10 July 2020
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Why didn't Malcolm point to the economic scoreboard?

Peter Switzer
5 July 2016

By Peter Switzer

A Brexit reality check arrived in the UK and Europe with their stock markets down around 0.7% overnight. It was not a jolting wake up call to what has happened, but it ended the positivity that came out of central banks promising to keep stimulating their economies to offset any Brexit bad effects.

It was this that helped our stock market ignore Saturday’s kick-in-the-pants election result for the Coalition first, and major parties second, as the electorate collectively said: “Not happy Malcolm.” And even though Bill Shorten did better than the bookies expected, both Labor and the Greens are less popular in terms of primary vote support.

The Senate tells the story where the feral lot from the past Parliament, which was described as the bar scene from the fourth Star Wars movie — ironically called A New Hope — actually got bigger and possibly crazier looking! I won’t name names in case I need to interview them for my TV show, as they’ve become really important to crucial economic policies from super, to reducing the deficit and even job creation.

The result, whichever way it goes, is very disappointing for Malcolm Turnbull, who arrived with so much hope! His personal popularity was stellar high and he induced a turnaround in both business and consumer confidence compared to Tony Abbott’s period in charge, but most of this evaporated in 10 months. Sure, his caving in to the right of his party would have lost him a lot of the ABC vote, who might’ve loved him in his brown leather coat days when he seemed like a leftie Lib, but he was always going to find it hard to keep these more Green and Labor-leaning types.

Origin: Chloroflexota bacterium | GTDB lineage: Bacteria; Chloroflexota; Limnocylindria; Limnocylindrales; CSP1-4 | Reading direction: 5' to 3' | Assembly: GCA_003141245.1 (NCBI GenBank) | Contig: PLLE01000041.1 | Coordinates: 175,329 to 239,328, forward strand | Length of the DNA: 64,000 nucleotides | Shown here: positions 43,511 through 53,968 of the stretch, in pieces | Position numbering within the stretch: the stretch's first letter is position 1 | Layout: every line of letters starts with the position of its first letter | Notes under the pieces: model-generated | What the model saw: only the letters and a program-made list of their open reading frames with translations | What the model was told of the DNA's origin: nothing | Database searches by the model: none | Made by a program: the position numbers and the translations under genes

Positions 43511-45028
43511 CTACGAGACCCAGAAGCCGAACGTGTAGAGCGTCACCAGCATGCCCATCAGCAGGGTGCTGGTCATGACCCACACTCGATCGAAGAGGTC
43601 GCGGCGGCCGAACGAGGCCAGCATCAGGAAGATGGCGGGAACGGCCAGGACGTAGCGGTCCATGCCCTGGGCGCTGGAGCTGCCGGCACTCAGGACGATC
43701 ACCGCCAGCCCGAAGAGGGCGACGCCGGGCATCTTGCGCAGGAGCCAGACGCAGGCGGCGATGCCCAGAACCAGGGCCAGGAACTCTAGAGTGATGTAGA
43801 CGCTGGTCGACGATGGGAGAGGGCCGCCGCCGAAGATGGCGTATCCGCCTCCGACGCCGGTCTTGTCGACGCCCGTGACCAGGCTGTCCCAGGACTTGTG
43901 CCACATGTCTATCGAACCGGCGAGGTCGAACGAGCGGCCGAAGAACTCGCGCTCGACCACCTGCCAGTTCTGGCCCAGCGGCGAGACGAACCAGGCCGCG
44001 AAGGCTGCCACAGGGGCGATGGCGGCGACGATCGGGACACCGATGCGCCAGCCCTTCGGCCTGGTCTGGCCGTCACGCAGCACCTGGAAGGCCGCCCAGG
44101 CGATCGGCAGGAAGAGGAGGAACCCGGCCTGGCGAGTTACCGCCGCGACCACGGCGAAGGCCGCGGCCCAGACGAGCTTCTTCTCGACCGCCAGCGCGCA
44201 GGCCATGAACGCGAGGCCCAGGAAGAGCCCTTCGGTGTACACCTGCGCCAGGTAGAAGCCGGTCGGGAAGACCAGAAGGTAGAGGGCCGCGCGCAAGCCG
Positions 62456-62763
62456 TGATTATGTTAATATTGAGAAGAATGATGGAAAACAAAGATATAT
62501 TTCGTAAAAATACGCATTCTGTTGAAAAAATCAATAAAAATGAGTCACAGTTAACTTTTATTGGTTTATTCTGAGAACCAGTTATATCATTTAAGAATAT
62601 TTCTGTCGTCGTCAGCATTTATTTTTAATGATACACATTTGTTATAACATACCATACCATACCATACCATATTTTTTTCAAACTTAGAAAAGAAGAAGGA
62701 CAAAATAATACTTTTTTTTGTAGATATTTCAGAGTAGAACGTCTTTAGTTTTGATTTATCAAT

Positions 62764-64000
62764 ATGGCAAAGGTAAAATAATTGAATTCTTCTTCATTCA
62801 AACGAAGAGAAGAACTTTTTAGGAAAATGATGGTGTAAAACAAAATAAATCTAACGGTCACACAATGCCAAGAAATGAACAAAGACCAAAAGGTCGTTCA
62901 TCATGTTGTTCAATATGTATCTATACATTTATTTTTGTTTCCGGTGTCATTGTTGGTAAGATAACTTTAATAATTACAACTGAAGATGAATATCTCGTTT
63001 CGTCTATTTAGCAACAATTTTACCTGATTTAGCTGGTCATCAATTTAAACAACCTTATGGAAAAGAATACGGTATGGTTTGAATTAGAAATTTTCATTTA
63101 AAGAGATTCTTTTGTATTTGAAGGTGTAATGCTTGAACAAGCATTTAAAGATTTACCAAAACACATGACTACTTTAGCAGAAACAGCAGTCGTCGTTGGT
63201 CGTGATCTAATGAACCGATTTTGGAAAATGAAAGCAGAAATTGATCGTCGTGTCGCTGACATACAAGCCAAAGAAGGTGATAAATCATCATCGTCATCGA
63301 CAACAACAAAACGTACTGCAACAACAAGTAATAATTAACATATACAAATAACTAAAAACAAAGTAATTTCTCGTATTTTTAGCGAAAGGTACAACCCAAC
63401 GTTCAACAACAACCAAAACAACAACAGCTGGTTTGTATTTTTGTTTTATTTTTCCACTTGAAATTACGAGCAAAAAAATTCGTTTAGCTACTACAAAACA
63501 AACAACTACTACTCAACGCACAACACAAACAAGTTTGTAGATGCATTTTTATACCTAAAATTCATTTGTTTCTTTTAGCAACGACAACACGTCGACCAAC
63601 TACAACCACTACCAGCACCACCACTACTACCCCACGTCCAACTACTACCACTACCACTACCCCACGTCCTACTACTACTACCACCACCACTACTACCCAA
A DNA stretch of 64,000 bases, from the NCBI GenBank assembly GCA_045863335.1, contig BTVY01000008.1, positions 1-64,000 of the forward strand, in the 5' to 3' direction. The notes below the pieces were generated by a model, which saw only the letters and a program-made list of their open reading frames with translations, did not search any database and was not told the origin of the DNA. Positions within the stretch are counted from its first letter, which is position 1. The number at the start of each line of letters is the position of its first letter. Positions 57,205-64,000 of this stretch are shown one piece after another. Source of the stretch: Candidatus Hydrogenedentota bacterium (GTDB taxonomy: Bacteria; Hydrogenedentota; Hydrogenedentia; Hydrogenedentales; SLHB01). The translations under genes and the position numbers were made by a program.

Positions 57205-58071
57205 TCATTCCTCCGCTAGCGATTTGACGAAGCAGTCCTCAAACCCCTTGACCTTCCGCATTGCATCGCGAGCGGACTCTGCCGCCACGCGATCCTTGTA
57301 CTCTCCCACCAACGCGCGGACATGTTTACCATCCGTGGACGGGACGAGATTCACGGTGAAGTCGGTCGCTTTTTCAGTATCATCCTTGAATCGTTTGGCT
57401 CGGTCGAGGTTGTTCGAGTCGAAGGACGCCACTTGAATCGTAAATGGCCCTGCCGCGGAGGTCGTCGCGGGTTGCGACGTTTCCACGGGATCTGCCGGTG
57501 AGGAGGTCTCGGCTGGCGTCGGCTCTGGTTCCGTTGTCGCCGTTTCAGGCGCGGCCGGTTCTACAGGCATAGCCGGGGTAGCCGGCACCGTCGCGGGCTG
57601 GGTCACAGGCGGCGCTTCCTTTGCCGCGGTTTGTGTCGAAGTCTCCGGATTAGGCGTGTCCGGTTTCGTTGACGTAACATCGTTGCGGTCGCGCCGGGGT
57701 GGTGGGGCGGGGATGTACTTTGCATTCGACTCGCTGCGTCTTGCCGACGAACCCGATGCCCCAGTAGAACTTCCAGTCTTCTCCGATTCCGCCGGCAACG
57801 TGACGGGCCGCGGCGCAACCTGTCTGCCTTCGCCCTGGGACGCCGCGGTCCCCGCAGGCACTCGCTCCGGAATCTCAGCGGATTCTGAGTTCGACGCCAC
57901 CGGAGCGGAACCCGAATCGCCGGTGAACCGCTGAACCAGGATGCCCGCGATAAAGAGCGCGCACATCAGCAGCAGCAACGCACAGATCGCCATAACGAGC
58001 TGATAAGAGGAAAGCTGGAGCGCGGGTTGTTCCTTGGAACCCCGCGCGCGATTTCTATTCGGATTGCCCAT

He and Scott Morrison lost some retirees and potential retirees with their inexplicably stupid super changes, which I warned them would come back to bite them. And it did.

By the way, those changes were economically responsible to help fix the Budget deficit challenge and to show here was a Government with the guts to put all Australians first over people who vote for them. It showed guts, but it was politically crazy.

On politics, Malcolm lost credibility talking about a GST and state taxes and then appearing to back down on the ideas. Even if they were just “on the table” considerations, the dumping of the ideas made him look wishy-washy and made Bill Shorten and Labor look more credible.

Economically literate, high-income earners and those paying company tax would see the sense in a higher and broader GST, but normal people only see more hip pocket losses.

The lesson from the Malcolm madness is clear — all the responsible economic policies really require a great salesman who can really talk to, listen to and get through to the average Aussie. It’s a problem for the Coalition that the country’s latest conservative expert, Andrew Bolt, is headlining that Turnbull should go and Tony Abbott has to come back.

Tony can’t sell the policies as a Prime Minister, but was excellent as an Opposition leader flogging border security, no mining taxes and no carbon taxes, but he also promised economic competency to KO our deficit/debt problems.

And this is where he failed, though he wasn’t helped by a Senate that said ‘no’ to many of his tougher reforms. Also, it didn’t help that he simply wasn’t good at bringing people along on a journey of optimism. He wasn’t up to the toughness that being a Prime Minister of this crazy country has become. If you don’t believe me, then you need to ask Kevin Rudd, Julia Gillard and Tony himself.